The manager of the Nelson and District Chamber of Commerce says the harmonized sales tax’s defeat in a mail-in referendum “seemed inevitable,” despite growing public sentiment to keep it.
Tom Thomson, who supported the tax, was “disappointed but not surprised” the tax was shot down, but notes the 55 per cent who ultimately voted against keeping it was much less than early opinion polls which showed 85 per cent of BC residents opposed.
“Once information started getting out to the public more consistently, that started to change the flow, but it never got to the point where it was soundly endorsed,” he says.
Thomson says many in the business community felt the HST was a progressive tax that streamlined their bureaucracy, “but the public certainly spoke.”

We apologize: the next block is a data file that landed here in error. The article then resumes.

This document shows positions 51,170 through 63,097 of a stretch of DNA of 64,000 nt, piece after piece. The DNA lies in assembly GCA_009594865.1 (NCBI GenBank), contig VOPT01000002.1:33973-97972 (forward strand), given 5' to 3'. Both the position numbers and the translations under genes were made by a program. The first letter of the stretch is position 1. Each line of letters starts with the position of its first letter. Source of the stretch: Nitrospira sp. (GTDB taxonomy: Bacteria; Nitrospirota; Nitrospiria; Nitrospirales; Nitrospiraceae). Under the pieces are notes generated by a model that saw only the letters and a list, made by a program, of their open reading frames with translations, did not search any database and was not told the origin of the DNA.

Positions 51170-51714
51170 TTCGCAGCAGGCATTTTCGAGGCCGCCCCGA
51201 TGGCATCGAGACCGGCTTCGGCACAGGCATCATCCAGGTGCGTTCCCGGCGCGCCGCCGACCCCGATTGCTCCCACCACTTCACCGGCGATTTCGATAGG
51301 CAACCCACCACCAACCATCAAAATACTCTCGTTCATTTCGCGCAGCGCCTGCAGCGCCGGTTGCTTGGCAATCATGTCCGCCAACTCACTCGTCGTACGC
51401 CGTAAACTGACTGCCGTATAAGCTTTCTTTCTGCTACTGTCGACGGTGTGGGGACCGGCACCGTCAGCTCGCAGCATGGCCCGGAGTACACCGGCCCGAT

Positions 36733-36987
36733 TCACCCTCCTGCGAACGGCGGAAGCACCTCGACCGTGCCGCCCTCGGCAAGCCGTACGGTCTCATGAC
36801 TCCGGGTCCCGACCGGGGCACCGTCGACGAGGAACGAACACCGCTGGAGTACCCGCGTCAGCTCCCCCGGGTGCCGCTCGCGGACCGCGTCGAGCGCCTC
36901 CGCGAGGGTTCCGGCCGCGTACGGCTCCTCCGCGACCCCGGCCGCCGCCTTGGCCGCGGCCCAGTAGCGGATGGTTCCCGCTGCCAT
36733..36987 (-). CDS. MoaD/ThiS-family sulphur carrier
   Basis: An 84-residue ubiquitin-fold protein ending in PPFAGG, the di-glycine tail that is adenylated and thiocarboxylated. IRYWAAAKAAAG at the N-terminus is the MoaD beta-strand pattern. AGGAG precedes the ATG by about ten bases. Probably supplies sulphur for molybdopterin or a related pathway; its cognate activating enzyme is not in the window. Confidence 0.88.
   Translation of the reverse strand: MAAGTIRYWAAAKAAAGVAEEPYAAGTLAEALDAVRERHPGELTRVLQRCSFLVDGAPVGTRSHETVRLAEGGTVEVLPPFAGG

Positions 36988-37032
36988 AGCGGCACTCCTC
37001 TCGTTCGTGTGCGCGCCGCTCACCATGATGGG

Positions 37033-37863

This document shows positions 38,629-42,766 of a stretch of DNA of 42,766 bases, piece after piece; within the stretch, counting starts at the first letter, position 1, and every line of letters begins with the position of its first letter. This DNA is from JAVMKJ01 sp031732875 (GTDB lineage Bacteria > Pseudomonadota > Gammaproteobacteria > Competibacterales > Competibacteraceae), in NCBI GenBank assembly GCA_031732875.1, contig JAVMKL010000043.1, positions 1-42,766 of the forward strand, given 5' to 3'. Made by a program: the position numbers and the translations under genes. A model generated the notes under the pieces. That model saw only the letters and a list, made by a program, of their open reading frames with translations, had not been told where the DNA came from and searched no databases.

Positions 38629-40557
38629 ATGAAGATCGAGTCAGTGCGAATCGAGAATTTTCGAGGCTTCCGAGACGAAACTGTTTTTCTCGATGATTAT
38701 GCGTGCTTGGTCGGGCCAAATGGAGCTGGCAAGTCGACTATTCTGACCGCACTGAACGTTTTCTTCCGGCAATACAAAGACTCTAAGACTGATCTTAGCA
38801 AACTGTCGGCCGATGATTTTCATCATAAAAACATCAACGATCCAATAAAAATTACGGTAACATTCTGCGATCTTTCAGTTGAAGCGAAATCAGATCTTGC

He worries businesses will think twice now about major capital investments, but says the Chamber will lobby government to look at salvaging something in returning to the old tax structure.
“You may implement the PST the way it was before, but perhaps there are some efficiencies that could still be maintained,” he says. “Let’s look at some options to take what was good about the HST and reinvent it with the implementation of the PST.”
Thomson adds he remains “a little concerned” the transition period will result in confusion and uncertainty.
“I still believe the HST would have been a very efficient tax and beneficial to the business community and general public,” he says.